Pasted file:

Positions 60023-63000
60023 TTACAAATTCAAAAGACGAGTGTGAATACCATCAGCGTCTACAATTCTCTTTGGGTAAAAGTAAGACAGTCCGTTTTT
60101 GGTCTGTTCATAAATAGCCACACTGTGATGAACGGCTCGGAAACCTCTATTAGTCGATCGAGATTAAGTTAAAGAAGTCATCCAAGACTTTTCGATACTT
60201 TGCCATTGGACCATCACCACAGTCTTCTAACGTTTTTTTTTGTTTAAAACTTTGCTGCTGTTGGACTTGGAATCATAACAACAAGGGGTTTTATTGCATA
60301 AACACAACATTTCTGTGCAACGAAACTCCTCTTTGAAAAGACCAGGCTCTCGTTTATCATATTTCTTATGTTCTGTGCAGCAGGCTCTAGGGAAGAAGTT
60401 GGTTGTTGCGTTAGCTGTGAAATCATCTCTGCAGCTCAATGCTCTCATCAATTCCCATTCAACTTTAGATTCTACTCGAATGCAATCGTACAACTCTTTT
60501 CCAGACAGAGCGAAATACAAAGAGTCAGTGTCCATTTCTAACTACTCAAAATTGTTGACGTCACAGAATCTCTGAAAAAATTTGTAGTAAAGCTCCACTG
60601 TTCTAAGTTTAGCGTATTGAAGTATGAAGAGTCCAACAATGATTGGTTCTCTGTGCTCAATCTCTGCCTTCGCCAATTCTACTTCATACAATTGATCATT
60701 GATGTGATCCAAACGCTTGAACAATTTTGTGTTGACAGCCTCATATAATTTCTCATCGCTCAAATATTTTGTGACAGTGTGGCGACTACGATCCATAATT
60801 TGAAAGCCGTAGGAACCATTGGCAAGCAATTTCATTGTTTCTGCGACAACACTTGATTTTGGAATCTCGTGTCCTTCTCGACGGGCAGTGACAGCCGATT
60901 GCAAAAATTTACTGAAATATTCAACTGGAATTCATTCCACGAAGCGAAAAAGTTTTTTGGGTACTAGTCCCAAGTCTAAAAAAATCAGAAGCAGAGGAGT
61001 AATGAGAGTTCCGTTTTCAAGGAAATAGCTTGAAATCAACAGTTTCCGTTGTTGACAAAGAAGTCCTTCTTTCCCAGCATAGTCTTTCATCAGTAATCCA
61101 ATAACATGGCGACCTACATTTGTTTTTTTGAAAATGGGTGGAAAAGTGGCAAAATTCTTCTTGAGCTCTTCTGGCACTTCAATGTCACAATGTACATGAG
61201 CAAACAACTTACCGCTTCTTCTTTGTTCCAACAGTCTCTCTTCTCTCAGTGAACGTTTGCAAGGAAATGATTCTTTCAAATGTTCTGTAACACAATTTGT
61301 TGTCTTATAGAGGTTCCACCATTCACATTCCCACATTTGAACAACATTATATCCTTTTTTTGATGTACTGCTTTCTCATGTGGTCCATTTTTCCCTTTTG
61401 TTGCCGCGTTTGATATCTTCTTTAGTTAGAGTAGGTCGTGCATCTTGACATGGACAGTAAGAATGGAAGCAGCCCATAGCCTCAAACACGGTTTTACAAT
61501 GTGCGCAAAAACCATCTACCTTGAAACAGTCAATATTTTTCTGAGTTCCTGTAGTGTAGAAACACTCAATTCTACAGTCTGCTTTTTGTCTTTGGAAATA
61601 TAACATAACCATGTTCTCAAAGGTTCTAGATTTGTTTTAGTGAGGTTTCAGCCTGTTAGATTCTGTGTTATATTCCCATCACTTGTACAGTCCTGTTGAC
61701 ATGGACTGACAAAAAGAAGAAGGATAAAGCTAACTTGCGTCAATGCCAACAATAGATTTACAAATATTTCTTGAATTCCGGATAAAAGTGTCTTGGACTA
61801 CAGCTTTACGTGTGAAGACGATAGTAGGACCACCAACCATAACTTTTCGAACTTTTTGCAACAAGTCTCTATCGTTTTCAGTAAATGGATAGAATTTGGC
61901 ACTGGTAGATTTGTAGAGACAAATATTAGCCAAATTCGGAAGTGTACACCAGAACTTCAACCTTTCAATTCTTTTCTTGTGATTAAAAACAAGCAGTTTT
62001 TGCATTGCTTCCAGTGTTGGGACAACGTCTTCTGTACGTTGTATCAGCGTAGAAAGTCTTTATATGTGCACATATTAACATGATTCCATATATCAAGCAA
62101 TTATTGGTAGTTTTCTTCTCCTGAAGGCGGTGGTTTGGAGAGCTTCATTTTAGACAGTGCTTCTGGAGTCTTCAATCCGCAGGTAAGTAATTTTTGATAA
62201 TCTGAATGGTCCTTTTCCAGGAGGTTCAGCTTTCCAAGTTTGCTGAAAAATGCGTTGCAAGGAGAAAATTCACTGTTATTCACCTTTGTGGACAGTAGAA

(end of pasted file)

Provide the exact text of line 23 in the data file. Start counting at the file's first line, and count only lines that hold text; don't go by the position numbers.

62101 TTATTGGTAGTTTTCTTCTCCTGAAGGCGGTGGTTTGGAGAGCTTCATTTTAGACAGTGCTTCTGGAGTCTTCAATCCGCAGGTAAGTAATTTTTGATAA